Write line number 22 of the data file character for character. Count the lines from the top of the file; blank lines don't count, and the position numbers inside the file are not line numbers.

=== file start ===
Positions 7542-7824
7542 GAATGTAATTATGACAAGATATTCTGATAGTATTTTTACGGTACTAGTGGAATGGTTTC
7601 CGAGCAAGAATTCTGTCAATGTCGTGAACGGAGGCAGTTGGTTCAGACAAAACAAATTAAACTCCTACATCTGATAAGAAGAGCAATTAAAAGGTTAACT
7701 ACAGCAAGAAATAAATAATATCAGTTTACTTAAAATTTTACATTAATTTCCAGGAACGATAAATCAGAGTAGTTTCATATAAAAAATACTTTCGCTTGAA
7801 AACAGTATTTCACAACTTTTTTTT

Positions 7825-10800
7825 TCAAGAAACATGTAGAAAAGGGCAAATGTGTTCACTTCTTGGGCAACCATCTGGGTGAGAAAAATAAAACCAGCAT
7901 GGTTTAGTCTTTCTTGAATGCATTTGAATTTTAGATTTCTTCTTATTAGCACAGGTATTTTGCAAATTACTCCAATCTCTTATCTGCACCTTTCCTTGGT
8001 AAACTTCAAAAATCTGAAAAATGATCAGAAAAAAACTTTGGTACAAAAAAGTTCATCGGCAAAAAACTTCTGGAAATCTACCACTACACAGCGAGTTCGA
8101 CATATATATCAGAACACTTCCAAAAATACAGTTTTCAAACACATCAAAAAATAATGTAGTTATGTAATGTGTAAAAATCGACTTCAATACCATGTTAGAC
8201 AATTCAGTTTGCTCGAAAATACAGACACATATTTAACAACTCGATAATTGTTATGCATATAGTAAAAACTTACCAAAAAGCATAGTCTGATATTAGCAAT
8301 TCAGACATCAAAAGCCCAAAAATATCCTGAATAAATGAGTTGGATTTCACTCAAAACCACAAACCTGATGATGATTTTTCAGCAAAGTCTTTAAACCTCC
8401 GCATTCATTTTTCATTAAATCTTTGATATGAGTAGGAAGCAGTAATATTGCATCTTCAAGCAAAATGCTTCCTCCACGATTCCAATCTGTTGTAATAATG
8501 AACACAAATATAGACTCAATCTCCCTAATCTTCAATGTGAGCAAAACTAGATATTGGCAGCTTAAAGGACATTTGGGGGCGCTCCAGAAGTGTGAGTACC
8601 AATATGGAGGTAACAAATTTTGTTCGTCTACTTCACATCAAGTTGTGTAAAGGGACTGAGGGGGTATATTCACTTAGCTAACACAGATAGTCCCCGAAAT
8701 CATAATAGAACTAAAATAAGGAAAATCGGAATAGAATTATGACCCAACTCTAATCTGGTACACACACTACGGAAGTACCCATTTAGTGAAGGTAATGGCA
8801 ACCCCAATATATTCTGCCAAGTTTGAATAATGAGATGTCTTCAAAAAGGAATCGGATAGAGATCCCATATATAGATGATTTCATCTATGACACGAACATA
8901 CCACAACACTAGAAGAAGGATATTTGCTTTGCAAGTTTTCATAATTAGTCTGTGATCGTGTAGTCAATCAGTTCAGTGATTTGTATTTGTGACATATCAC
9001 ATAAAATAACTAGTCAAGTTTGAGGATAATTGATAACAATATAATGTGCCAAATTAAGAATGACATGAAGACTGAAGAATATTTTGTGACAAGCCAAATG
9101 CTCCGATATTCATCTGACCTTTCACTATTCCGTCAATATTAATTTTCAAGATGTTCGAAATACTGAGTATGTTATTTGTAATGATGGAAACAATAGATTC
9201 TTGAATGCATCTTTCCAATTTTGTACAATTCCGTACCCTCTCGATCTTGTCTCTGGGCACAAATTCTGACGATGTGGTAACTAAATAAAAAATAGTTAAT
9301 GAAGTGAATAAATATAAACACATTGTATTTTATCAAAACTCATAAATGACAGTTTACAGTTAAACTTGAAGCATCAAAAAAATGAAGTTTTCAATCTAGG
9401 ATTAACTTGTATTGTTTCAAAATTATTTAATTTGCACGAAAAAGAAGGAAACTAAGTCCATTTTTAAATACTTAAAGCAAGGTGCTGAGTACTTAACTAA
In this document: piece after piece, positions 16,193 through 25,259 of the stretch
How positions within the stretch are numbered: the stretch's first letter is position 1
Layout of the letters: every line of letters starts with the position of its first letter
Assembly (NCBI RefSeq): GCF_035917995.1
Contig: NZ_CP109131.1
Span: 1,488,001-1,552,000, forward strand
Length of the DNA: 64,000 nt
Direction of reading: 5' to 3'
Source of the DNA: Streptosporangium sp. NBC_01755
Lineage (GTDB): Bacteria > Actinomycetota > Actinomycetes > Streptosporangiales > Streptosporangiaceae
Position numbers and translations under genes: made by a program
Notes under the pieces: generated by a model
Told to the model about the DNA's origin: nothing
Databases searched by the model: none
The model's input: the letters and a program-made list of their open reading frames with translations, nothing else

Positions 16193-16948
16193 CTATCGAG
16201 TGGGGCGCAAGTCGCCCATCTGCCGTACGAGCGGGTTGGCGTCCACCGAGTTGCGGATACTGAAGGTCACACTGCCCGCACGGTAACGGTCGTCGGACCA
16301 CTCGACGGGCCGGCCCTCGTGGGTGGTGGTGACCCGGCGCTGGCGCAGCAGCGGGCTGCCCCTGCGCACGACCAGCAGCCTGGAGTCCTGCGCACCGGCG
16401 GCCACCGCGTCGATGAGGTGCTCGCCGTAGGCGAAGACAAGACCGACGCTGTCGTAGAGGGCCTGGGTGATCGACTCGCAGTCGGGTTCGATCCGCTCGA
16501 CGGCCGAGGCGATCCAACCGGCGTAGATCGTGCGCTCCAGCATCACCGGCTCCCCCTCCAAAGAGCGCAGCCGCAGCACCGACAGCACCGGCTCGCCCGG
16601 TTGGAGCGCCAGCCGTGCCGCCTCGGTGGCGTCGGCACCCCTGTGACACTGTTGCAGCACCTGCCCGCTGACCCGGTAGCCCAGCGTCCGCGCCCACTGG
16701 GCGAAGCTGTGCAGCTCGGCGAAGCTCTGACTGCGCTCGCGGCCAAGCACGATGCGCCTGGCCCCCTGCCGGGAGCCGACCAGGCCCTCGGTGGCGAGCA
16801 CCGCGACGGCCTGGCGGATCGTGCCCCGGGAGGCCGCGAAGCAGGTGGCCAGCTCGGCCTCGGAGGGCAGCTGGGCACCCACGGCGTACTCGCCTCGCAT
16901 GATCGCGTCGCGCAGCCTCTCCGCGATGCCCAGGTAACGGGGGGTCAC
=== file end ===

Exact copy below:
9301 GAAGTGAATAAATATAAACACATTGTATTTTATCAAAACTCATAAATGACAGTTTACAGTTAAACTTGAAGCATCAAAAAAATGAAGTTTTCAATCTAGG